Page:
SIMPLICITY IS NOT about making things perfectly straight, or perfectly matched, or perfectly beautiful.

You can make your home (or your life) look like that.  Sure, you can buy a lot of pretty boxes and cabinets, and you can color code and label everything and people might be impressed… Hey, even YOU might be impressed!

But, let’s be honest:  if your tidy, beautiful, color coded, labeled home is full of things you don’t need, don’t want, and don’t like, will your life feel simple?  Will you be free?  Will you be happy? 

I don’t think so.

Simplicity is about feeling relaxed and free, and having Space For Your Life, and time to live it.

Only things we actually USE are allowed on the kitchen shelf.

It’s not about perfection.  You can have a little chaos!  It’s normal. 

If you remove the unnecessary clutter, the organization will take care of itself.

This kitchen shelf (mine) looks nice and neat, but only because there is nothing unnecessary on it.  If it were more full, it could be just as “organized” –all the bowls together, all the cookbooks together — but it would also be cluttered, and I would have more difficulty getting the materials I need.

If you don’t use it and you don’t love it, don’t let it get in your way!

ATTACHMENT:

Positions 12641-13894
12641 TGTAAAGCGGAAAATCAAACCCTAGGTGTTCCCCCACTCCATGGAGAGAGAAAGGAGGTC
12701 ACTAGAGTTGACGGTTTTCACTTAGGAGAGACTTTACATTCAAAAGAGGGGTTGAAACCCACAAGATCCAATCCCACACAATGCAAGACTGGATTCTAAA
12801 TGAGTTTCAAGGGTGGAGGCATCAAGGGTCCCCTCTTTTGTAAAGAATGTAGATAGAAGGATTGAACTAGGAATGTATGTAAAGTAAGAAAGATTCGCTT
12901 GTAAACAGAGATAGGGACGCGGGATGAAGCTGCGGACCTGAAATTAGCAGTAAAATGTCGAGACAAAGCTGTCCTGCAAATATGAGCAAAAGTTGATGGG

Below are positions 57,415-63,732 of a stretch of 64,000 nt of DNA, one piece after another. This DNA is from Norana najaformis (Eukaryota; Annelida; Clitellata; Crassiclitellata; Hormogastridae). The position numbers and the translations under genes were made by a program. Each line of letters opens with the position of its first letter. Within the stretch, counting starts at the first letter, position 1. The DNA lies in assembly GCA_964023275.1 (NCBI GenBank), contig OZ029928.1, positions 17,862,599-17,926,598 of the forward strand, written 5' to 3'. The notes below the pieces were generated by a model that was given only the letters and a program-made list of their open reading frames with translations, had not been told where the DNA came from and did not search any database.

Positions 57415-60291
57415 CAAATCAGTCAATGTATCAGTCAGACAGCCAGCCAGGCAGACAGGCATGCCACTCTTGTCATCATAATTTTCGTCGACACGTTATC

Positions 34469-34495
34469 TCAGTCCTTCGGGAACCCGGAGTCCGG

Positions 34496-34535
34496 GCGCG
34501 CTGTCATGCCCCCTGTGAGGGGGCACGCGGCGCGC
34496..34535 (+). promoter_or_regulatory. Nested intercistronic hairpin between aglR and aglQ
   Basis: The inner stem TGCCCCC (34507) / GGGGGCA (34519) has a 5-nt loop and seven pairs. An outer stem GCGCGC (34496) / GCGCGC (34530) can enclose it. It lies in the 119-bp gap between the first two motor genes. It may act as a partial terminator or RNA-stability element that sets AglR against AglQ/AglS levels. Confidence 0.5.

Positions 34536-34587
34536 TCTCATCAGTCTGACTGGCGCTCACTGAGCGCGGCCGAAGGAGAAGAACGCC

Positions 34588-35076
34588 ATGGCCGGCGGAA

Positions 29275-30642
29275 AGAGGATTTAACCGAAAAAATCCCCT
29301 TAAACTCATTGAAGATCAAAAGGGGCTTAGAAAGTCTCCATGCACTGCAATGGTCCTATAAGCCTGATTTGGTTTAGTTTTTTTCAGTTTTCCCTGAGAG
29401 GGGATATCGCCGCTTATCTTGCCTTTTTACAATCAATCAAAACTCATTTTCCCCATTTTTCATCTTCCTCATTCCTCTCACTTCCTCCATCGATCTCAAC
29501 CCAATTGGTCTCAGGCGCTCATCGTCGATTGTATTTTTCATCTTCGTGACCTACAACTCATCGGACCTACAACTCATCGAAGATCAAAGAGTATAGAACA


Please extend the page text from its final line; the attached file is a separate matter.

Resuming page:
The idea is to keep only the things that Fit your life, have a Function in your life, and/or give you a Feeling of joy.  You can read more about my “Three Fs” decluttering method in my post “Should it Stay or Should it Go?”.

A friend/client of mine (I’ve mentioned her before) is gaining momentum in her quest to simplify her life.  It’s all starting to click for her, and she has been writing about it here: The Difference Between Being Organized And Uncluttered | The Music Within Us.

In the spirit of simplicity, I will let her blog post speak for itself.


Minimalist Monday: Office (via Short girl, Long name)

17 Jan

Here are some great office clearing tips from “Short girl, Long name”.

Minimalist Monday: Office Every Monday I will post about de-cluttering and minimalizing different areas and aspects of my life. Since my "office" at home is a couch, this only applies to my work office. It's the largest desk I've ever had, and it can quickly get taken hostage by lots of papers. I do a TON of projects for people that involve 11×17 paper and Excel. Enough said. I recently read a couple articles about office minimalizing and started to feel like I wanted nee … Read More

via Short girl, Long name

My 100 Items

8 Nov

In a previous post (Could You Live With Only 100 items?) I committed to coming up a list of only 100 things I would own if I were to attempt this method of minimalism.

An arbitrary number presents a challenge, and some have handled the challenge with semantics, counting hundreds of books as “one library”, or by not counting things also used by others (like furniture).

I admit to having a hard time with this list.  Rationalization did occur.